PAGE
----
A simple but happy every day life, not complicated but what I felt was the life for me. Many other people would probably agree - a job, steady income, girlfriend, mans best friend a dog, mates, a roof over my head, and fantastic health - it seems perfect life on track really AND THEN THAT'S WHEN IT HAPPENED.

Let me introduce myself my name is Jamie Kelly from Tasmania, and on the 29th of October 1995 at the age of 22 I became part of a group that I knew nothing about, that is a spinal cord injury (SCI) or in my case a T-6 Complete paraplegic. I woke up not knowing where I was or what was going on and very groggy not being able to move to be told eventually when I could understand things that I was involved in a motor bike accident and have broken my back and would be staying in Melbourne for 6 months or more for rehabilitation at the Royal Talbot along with other injuries such as loss of sight in my right eye, breakayl plexus in my right arm, jaw rewired with missing teeth a loss of over 20 kilos a trachy in so I cannot even communicate back to ask questions all I can do is listen as a doctor just keeps telling me what is in store for me. Face reconstruction when I saw myself in the mirror I could hardly believe the reflection to see that I was actually looking at myself and not someone else.

When I was told my back was broken I knew that meant I could not walk again, which a lot of people knew from common sense or word of mouth about that injury - but was I shocked to find out the other symptoms that go along with a SCI such as no feeling from level of break, spasms, hyperreflexia (also known as autonomic dysreflexia), loss of bowel and bladder control, bladder infections, pressure sores, and if that wasn't enough then the rush of other things started to enter my thoughts like where am I going to live? My place is not wheelchair accessible it has stairs, a bath, tight corridors and there goes sport and what about an income because there goes my job.  Will I be able to drive again? What world am I living in now, can I cope and am I strong enough to do this? Have I really got friends or people just hanging around and relationship wow that's friggin scary to even think about, and can I still have kids? So many questions and things to organise and yet I'm supposed to concentrate on getting healthy and strong again just to sit up so I can start rehab.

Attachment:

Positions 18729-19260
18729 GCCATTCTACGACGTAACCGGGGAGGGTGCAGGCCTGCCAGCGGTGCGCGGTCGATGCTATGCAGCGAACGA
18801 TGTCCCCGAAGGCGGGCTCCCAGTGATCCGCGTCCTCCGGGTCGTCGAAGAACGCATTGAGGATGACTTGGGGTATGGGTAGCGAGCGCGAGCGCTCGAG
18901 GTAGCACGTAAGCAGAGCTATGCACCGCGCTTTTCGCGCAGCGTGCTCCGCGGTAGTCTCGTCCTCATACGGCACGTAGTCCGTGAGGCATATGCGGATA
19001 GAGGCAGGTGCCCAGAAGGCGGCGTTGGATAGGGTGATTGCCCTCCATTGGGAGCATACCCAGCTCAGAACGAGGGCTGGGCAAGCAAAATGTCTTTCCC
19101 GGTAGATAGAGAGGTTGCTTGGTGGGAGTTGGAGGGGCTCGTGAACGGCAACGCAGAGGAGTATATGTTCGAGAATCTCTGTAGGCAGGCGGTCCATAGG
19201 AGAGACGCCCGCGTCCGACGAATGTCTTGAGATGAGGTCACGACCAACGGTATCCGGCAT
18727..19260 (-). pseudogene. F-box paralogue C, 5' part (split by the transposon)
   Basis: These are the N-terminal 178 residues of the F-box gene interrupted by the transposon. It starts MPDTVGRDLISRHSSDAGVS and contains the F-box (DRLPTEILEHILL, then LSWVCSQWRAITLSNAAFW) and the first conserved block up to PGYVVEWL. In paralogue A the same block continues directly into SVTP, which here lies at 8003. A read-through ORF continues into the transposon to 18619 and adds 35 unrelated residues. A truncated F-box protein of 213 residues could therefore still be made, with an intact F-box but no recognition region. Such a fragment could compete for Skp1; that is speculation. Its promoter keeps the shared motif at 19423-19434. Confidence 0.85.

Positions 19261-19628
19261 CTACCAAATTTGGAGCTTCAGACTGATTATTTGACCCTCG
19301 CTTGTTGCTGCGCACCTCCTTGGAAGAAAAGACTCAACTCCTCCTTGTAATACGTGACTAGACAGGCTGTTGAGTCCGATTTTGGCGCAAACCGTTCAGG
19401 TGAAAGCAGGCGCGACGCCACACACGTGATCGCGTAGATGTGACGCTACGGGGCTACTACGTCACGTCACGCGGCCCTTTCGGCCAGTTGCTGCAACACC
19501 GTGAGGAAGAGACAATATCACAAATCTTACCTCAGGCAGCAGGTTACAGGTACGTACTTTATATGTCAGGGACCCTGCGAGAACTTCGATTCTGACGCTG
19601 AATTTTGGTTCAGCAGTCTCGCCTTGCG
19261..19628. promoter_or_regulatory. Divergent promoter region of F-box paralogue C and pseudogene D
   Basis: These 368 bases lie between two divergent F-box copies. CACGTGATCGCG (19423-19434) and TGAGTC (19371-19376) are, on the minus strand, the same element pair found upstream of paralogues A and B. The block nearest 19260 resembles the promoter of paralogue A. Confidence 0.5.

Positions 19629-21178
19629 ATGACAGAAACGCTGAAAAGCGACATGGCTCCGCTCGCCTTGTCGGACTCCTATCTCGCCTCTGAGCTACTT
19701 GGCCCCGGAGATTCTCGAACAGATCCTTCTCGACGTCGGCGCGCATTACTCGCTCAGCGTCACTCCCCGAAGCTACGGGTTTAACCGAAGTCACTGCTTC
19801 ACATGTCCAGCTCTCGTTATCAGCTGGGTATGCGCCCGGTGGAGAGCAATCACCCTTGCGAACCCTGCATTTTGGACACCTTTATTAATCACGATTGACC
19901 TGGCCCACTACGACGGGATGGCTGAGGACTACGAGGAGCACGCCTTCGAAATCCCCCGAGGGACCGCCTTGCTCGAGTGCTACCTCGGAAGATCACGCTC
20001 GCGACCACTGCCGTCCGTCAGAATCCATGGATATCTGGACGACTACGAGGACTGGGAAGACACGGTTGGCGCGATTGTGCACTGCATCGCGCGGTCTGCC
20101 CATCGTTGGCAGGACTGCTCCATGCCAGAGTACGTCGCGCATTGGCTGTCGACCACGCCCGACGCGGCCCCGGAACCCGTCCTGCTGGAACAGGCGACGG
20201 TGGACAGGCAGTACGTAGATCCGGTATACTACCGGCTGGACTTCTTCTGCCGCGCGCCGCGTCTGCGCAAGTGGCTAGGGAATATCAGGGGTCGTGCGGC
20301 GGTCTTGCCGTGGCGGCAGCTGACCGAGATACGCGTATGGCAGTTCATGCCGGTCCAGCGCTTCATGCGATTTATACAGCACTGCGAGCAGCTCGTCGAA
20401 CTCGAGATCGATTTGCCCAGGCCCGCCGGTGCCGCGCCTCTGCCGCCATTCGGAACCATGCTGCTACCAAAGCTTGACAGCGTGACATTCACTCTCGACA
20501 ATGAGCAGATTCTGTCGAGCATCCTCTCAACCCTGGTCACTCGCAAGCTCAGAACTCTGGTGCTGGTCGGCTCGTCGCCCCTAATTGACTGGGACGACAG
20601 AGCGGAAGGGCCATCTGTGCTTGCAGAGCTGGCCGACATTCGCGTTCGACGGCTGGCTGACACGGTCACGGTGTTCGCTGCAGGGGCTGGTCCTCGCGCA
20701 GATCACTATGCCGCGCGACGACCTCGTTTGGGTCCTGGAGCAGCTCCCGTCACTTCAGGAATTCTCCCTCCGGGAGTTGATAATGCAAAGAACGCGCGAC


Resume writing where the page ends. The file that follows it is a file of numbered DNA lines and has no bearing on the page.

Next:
Well you too may have these thoughts and the answer is yes you can have these things and after rehabilitation you can adapt and continue on. I'm now 41 and married from a new relationship since my accident with children and yes we can learn to drive with hand controls. You will find your friends will stand by you and help when needed after all that's why you can call them your friend.

You will learn to LIVE in a different way but it's still worth living so don't give up, it's just a new chapter to your life.

Like any injury it will test your spirit and who you are as a person, but at the end of the day you are still you - just not walking - so keep on "fighting" for you and your family.

Tasmania Travels - getting lucky in Hobart

Our final days in Hobart consisted of enjoying the harbour views, solid time with the bennies and Peg (an upright mate I used to play footy with in Waaia in Victoria) and his missus Chrissie before heading to Launceston to see some old mates from rehab.

Peg, me, and Boof in front of the Grand Chancellor Hobart

Peg, me, and Boof in front of the Grand Chancellor Hobart

We stayed at the Grand Chancellor in Hobart for three nights, lapping up the 5 star luxury, which ended up being paid for in the winnings off the roulette wheel at the Casino - my numbers 33 and 35 came through for me again. For the full report on the hotel room take a look at the review blog post... did I mention it had an AAAAAAAMMMAAYYZZZIIINNNGG view over the harbour... you'd pay 4 figures a night in Sydney for a view like that!